In my math classes one of my main goals is to make math understandable and relatable. So often the subject is approached with fear and anxiety because it seems abstract and incomprehensible. I think one of the main contributors to this mindset is the way math is taught. While it is a subject that requires rote memorization at times, I am a firm believer in the importance of understanding the concepts the students learn in addition to the ability to complete the process correctly.

Some of my favorite topics to teach are fractions and pi. I find that students, and adults, learn, and remember, when the events surrounding the lesson are memorable. Learning also becomes more meaningful when it is directly related to life or can be seen in concrete examples. When I teach adding and subtracting fractions I have the kids act out a story as I narrate. They are characters in the skit and act out a series of word problems. The more exciting the story the more they get into their characters whether it be 1/5 or 1/10. When they are later struggling with a problem I can remind them of the time that they were a spy named 1/10 who had to meet up with their friend 1/10 and together there were 2/10.

One of my favorite days this year was definitely Pi day (March 14 – 3/14). Many of my older students in grades 4-6 had worked with pi before when talking about circumference and area of a circle. My third graders had not yet studied pi, but all my students could benefit from a deeper understanding of pi. I placed a series of circular objects around the room. Each student was given a string and a ruler to measure the circumference and then diameter of the objects. As the students divided each circumference by their respective diameter it was awesome to watch realization and interest dawn on their face as each answer seemed eerily similar. In each class we had a great discussion about why all the answers to the each problem were almost identical.

I am consistently impressed with my students’ interest in math, determination, and eagerness to learn more. It is a joy to help build the foundation for each of my students in such a fundamental subject.

Lydia Staats has been teaching 5th and 6th graders on the Beverly campus since September 2015.

Life Cycles and God’s Amazing Creation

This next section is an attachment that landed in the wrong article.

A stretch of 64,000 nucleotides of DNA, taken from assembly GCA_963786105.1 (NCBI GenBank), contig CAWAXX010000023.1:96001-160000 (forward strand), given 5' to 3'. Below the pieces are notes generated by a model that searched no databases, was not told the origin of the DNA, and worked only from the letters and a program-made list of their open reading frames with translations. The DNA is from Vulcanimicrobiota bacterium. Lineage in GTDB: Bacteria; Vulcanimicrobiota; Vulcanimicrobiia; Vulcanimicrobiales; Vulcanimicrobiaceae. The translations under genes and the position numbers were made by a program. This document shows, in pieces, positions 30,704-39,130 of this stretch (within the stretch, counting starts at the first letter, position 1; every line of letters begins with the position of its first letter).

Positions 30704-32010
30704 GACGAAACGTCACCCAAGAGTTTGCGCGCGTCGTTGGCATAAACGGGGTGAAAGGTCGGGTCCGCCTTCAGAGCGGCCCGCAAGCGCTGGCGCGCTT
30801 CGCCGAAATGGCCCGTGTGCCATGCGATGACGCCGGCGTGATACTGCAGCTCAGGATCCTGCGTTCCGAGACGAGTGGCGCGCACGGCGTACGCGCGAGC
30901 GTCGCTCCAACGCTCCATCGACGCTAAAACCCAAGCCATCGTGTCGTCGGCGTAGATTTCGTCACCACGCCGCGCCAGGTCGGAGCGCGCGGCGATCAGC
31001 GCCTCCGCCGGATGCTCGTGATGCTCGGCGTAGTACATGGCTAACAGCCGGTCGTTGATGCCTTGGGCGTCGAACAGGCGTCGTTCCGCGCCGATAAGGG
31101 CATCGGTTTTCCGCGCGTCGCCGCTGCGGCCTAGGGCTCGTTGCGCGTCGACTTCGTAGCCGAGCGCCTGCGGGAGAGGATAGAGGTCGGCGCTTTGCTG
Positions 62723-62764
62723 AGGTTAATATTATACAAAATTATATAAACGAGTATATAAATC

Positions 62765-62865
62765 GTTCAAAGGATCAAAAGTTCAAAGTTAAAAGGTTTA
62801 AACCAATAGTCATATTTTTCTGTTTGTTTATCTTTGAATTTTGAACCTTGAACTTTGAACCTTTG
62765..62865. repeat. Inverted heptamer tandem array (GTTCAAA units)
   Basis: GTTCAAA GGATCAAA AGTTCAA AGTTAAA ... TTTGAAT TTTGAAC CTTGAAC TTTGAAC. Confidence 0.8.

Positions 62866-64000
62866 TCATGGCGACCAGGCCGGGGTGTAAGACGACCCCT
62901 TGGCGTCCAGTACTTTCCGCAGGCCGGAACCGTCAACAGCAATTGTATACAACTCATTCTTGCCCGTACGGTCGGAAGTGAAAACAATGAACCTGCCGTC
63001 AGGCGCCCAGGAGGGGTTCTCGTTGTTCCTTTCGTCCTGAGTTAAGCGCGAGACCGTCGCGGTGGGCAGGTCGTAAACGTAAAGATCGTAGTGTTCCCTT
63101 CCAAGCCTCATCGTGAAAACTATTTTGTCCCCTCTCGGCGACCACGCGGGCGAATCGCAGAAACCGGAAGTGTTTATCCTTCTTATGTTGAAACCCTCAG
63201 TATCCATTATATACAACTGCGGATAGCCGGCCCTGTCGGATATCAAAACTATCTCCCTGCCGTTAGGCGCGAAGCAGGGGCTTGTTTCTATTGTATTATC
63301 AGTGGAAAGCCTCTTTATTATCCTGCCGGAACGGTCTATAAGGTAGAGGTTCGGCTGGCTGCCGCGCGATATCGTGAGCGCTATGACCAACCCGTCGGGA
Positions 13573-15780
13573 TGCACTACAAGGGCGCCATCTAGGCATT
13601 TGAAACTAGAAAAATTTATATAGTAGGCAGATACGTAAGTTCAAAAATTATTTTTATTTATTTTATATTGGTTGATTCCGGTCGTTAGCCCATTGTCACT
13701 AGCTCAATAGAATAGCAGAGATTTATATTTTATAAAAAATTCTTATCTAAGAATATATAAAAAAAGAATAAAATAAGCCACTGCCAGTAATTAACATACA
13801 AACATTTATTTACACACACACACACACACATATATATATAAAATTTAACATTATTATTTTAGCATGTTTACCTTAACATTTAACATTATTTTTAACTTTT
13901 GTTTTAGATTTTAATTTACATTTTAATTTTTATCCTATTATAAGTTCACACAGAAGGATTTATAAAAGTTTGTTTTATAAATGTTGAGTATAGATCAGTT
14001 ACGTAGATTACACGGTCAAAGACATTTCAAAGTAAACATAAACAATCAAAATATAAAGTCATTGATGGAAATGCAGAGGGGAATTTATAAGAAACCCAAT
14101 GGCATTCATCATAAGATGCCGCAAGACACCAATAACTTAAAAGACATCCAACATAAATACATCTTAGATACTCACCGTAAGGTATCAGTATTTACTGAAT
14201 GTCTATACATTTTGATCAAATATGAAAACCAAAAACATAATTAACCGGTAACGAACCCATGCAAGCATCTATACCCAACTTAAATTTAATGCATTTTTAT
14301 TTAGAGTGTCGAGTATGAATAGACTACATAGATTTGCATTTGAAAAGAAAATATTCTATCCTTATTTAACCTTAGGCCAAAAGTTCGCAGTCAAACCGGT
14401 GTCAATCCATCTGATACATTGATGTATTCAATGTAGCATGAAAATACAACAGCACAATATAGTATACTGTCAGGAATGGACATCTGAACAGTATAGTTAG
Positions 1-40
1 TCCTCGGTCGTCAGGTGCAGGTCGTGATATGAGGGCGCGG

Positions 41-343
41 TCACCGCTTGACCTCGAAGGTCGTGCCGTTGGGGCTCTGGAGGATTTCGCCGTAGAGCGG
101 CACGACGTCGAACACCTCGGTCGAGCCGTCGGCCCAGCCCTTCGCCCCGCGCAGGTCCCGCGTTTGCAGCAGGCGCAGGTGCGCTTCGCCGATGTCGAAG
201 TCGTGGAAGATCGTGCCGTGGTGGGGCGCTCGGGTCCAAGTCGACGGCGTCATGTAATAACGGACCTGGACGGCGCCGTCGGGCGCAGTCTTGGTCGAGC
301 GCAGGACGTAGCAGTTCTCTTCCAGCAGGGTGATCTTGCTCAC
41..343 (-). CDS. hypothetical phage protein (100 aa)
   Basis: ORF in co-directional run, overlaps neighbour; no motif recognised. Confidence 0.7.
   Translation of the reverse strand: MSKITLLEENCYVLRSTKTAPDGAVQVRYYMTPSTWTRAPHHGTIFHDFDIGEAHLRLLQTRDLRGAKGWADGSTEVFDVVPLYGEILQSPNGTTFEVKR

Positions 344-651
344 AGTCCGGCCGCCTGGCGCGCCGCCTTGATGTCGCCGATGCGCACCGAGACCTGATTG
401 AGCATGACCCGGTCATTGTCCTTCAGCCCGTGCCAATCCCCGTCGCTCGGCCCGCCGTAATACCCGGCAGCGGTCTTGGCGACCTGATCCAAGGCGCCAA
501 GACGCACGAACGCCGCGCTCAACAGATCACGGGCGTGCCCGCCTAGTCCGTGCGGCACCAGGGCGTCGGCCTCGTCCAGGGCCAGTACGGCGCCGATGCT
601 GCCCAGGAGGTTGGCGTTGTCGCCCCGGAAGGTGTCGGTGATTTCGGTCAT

Over the past two months, third graders on the Lynn campus have been observing the life cycles of two different insects: the milkweed bug and the darkling beetle.  Our STEM curriculum provides students the opportunity to observe the patterns of growth and development for each of these organisms and to analyze these organisms and their different life cycles.  Students observed and made weekly log entries of the milkweed bug by drawing a picture of the bug and noting the life cycle stage.  The milkweed bug has 3 stages of development:  egg, nymph and adult.  Students observed the bug grow from nymph to adult and saw these colorful black and orange bugs change more in size than any other property we could observe.

At the same time, students observed mealworms and logged their observations each week by drawing a picture, and then noting the stage of development and any growth from the previous week.  Similar to butterflies, mealworms have 4 stages of development including egg, larva, pupa and adult.  They undergo complete metamorphosis during the pupa stage before transforming into an adult darkling beetle.  Just this week, students have finally observed the black adult darkling beetle!  It has been interesting to observe how completely this organism changes through each stage of its development.

The students’ intrigue with both of these tiny creatures has been a reminder to us of the diversity and patterns in God’s creation.   We have learned that organisms have unique life cycles, but all life cycles include birth, growth, reproduction and death.  God is an intelligent creator and just as he has designed these creatures to morph and change (sometimes undergoing a complete transformation like the darkling beetle), he also designed each of us to grow physically, intellectually and spiritually.  Our ultimate hope is that each of our students will undergo a complete metamorphosis spiritually and will know Jesus as their Lord and Savior.